As preparation as a casting solution, the biomass samples exposed to different pretreatments were dissolved in a mixture of [Emim][OAc] and DMSO at a mass ratio of 2:8 respectively. The temperature used depended on the pulp source, i.e. B2 and B3 dissolved at 100ºC, while B1 and B4 dissolved at 120ºC (Fig. 1). Flat sheet polymeric membranes were prepared by Automatic Film Applicator L (BYK-Gardner USA). In membrane casting, a prepared solution with 5 wt.-% concentration of polymer was poured onto a polyester support attached to the membrane casting plate, spread on the flat surface by casting knife with casting thickness of 300 μm and speed 50 mm/s, and immediately after casting transferred into a coagulation bath filled with DI water at 0 °C, where the membrane was preserved for 24 h. All obtained membranes were washed under DI water and then cut into circular coupons with 0.0038 m2 active area for further use. Membranes were stored in water until they were tested in the filtration experiments.
Membrane permeability and retention assessment
For the determination of permeability and separation capabilities of the prepared membranes, small-scale filtration experiments were conducted in an Amicon dead end stirring cell unit (Millipore, USA, Cat No.: XFUF07611, diameter of the stirring device 60 mm), which is presented schematically in Fig. 2.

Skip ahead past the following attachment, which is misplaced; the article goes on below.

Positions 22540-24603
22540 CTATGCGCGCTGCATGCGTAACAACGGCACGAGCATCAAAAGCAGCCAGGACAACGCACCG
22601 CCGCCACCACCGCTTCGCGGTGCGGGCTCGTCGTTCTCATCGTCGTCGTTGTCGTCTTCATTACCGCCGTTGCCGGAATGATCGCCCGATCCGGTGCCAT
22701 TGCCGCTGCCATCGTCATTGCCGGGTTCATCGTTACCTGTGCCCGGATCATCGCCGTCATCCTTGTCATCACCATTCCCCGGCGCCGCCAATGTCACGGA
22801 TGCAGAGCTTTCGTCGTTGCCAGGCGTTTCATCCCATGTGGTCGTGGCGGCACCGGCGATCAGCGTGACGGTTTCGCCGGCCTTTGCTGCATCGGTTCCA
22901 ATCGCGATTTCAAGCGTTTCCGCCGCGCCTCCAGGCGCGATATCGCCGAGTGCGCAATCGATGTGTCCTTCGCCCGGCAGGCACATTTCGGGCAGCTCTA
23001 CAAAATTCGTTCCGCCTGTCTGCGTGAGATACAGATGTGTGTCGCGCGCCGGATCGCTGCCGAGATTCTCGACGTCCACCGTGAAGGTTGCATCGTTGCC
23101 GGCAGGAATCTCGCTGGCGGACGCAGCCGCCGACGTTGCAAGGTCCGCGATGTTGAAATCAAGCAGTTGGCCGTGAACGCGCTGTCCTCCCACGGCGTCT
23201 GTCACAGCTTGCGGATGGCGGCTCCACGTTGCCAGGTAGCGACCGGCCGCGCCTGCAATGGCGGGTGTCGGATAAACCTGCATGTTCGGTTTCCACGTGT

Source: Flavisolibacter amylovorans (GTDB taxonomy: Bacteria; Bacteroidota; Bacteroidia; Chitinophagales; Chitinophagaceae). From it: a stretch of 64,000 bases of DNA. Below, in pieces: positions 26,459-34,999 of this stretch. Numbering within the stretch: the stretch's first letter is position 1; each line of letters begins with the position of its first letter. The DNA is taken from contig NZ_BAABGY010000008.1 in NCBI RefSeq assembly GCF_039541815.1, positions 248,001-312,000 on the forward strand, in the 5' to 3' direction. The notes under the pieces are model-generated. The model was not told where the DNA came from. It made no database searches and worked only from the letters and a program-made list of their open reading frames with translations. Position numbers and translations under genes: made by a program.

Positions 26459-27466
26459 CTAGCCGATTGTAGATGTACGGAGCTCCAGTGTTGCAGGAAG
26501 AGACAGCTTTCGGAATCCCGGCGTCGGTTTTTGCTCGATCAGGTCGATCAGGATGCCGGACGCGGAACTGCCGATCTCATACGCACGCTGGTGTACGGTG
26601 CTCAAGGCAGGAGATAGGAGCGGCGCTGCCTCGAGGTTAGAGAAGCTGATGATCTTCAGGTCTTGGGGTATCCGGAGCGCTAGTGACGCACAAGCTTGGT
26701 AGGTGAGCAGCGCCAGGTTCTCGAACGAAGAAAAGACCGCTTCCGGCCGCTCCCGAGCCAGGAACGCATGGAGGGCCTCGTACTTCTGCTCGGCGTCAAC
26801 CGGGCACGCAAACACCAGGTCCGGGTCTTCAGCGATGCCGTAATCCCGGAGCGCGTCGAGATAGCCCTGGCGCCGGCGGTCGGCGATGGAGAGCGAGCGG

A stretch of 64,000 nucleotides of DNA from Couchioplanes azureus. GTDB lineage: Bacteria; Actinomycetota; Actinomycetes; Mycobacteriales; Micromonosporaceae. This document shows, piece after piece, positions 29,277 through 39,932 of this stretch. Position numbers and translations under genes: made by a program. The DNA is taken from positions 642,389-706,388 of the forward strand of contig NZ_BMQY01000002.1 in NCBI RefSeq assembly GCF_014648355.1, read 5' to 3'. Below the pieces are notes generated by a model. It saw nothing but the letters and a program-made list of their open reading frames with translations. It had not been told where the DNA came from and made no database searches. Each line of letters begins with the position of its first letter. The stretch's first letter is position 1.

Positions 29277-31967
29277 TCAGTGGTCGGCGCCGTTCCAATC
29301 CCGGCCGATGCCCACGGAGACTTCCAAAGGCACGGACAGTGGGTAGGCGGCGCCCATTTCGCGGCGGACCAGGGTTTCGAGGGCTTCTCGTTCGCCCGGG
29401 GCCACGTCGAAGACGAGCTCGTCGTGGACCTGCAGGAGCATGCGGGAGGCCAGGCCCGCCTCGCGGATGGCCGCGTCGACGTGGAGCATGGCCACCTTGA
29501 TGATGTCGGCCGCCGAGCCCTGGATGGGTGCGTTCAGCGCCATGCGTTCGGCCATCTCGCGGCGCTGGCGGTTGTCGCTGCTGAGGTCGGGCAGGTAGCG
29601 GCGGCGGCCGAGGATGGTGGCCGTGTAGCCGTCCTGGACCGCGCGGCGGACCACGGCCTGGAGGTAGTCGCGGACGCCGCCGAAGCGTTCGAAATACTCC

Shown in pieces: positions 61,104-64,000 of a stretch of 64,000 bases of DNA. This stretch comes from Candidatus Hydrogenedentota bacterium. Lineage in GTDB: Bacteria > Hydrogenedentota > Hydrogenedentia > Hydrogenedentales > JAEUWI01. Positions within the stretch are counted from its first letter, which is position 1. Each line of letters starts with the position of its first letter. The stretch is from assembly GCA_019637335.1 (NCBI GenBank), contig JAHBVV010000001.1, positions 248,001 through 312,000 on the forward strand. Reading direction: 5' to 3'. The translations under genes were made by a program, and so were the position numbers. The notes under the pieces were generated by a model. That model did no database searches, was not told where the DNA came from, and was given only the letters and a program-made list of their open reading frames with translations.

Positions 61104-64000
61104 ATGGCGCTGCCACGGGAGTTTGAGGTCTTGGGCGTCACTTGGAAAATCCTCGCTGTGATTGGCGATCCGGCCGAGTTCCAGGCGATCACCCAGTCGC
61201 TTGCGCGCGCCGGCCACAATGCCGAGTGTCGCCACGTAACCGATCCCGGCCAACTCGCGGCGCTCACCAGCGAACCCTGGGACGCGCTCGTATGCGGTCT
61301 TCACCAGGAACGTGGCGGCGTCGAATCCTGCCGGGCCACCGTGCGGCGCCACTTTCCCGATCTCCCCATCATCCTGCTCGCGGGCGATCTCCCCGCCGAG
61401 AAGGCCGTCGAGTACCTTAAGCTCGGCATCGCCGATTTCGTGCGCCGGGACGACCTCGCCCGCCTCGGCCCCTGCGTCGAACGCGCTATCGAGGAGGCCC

Prior to determination of the membrane permeability, the membrane was compacted for 1 min at 1 bar, 2 min at 2 bars, 3 min at 3 bars, 4 min at 4 bars and 20 min at 5 bars to minimize errors from compaction of membrane in further measurements and to ensure that the solvents used in the biomass pretreatment and membrane manufacturing were completely rinsed from the membrane pores. The latter was checked by measurement of TOC content in a “leakage” sample (a sample of permeate that was taken while the membrane was compacted at maximum pressure of 5 bar). The permeability of the fabricated membranes was measured at four different pressures (1, 2, 3, and 4 bar) at 25 ± 0.5 °C. The permeability value was calculated with the following Eq. (1):
where P – the permeability of the tested membrane (L/(m2h bar)), J – the mass of pure water permeated through the membrane at 1 min (g/min), A – the area of membrane coupon (m2), τ – the time of collection of the permeate (min), ΔP – the applied pressure (bar).
For the retention study, a solution of model compound PEG 35 kDa was prepared with concentration of 300 ppm and filtered through the membrane at a pressure that was set for each membrane individually in order to have approximately same PEG fluxes around 15 L/(m2 h bar) at 25 °C and 300 rpm stirring speed. Samples of the feed, permeate and retentate were collected from each filtration and their total organic carbon concentration analyzed with a Shimadzu TOC analyzer (TOC-L series, Japan). Retention was calculated based on the concentrations of TOC content in the feed, permeate and retentate samples with the following Eq. (2):